With at least one pipeline opponent travelling to Europe to warn bankers off the “significant legal, financial, and reputation risks” of investing in Kinder Morgan’s Trans Mountain pipeline expansion, the company’s executive chair told investors it doesn’t matter: Kinder won’t need lenders to complete its C$7.4-billion project.
Secwepemc resistance activist Kanahus Manuel was in Europe last week to warn “banks financing the project” that the American firm had misled them “about the risks of expanding its Trans Mountain pipeline, almost half of which runs across ‘unceded’ Secwepemc territory,” the Guardian reported.
Manuel based that assessment on a report by the Indigenous Network on Economies and Trade that details the perils it says the company has downplayed in its dealings with banks. A key risk is the company’s plan to lay 518 kilometres of its new pipeline across territory that has not been legally ceded to the British Columbia or Canadian governments.
For the right to proceed, Kinder Morgan is relying in part on permits given to the builders of the original Trans Mountain pipeline, at a time when the law denied the Secwepemc the right to protest its construction.
The Houston-based pipeliner “either does not understand the diverse realities of Indigenous rights in Canada, or they are wilfully ignoring the consequences of those rights for the project,” the report asserts. “Either way, it should be a major red flag for investors, lenders, and other financial backers.”
Approvals it received from the National Energy Board, the federal government, and the former B.C. government “followed many years of engagement and consultation with communities, Aboriginal groups, and individuals,” the company wrote.
Kinder Morgan admitted its project was behind schedule, conceding it would likely be completed nine months later than planned. Affidavits against protesters that Kinder Morgan filed in earlier court encounters in 2014 asserted that each month of delay in its scheduled progress on the pipeline cost the company $5.6 million in expenses and $88 million in future revenue foregone.
But in a release accompanying the latest earnings report, Richard Kinder, the company’s major shareholder and executive chair, boasted of its positive balance sheet, which may blunt any headway Manuel makes with bankers in Europe or elsewhere.
After apologizing to shareholders for an earlier reduction in the company’s regular dividend, Kinder announced a “substantial” increase in payouts to KM investors. More significantly for Manuel’s effort to turn financiers off Kinder Morgan debt, its chief executive announced that the company no longer needs them. Kinder committed the company to “continuing to fund all growth capital through operating cash flows, with no need for external funding for growth capital.”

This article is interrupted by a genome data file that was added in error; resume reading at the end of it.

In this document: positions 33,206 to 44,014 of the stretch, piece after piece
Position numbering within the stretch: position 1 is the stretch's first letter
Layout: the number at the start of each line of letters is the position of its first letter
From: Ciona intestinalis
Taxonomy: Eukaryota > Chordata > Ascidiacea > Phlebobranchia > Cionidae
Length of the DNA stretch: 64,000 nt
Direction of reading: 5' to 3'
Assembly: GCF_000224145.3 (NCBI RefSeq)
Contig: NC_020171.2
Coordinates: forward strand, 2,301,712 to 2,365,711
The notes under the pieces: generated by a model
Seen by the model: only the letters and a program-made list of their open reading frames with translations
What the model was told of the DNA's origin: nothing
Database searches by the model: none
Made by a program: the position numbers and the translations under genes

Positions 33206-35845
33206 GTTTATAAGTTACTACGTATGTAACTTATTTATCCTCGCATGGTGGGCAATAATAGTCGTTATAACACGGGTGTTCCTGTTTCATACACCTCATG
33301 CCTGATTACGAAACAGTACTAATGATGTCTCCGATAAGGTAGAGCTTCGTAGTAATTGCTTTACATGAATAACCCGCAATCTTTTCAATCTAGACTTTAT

On that basis, CEO Steve Kean said KM had “recently received permits from British Columbia granting access to nearly half of the Crown land parcels that we need in British Columbia. Pending receipt of some further permits and approvals, clearing and other construction activities will commence this year in Alberta and the B.C. northern interior.”
But other coverage suggested the U.S. company’s Canadian pipeline venture has not yet entirely run out of obstacles.
While Manuel’s mission may prove moot, other Indigenous opponents have made the easily-communicated point that if the unbuilt Energy East pipeline was subject to a carbon test, which contributed to TransCanada Corporation’s decision to abandon it, so should the unbuilt Trans Mountain expansion.
Another report in the National Observer added to the murky atmosphere surrounding the Trudeau cabinet’s apparent willingness to accept different standards in its treatment of the two proposals.
In the days before the federal cabinet approved the pipeline, the Observer noted, a report from government scientists judged the project’s potential approval to be “problematic, if not irresponsible given the lack of science needed to inform robust risk assessment.” Its authors were particularly concerned about how diluted bitumen carried through the pipeline would behave if it spilled in the ocean—a subject on which there is “almost no publicly available scientific information”.
As the Observer reports, the scientists’ letter to cabinet attracted sudden, energetic blowback from officials in Natural Resources Minister James Carr’s office, criticizing the credibility of the scientists’ conclusions as the cabinet weighed its decision.
Meanwhile, two separate court challenges to the pipeline built around nearly identical legal arguments, again rooted in Indigenous rights, forced lawyers for the Province of British Columbia to simultaneously argue both sides of the same point.
The minority NDP provincial government, elected earlier this year and supported by the small Green Party caucus, has asserted its opposition to the expansion. And its lawyers argued in early October before the Federal Court of Appeal that the federal government had failed to adequately consider the risk of bitumen spills, so that its permit to build the pipeline should be set aside.
But now, the province plans to contest its own argument in upcoming litigation brought against it by the Squamish First Nation before the B.C. Supreme Court. There, it will argue that the project’s joint federal-provincial environmental assessment did adequately consider the same risks.
B.C. Environment Minister George Heyman “says the Attorney General has been told by both in-house and independent lawyers that he must defend the actions of the previous Liberal government in court, or risk losing the ability to regulate the pipeline in the future,” the Observer reports, adding that lawyers it consulted disagreed with that opinion.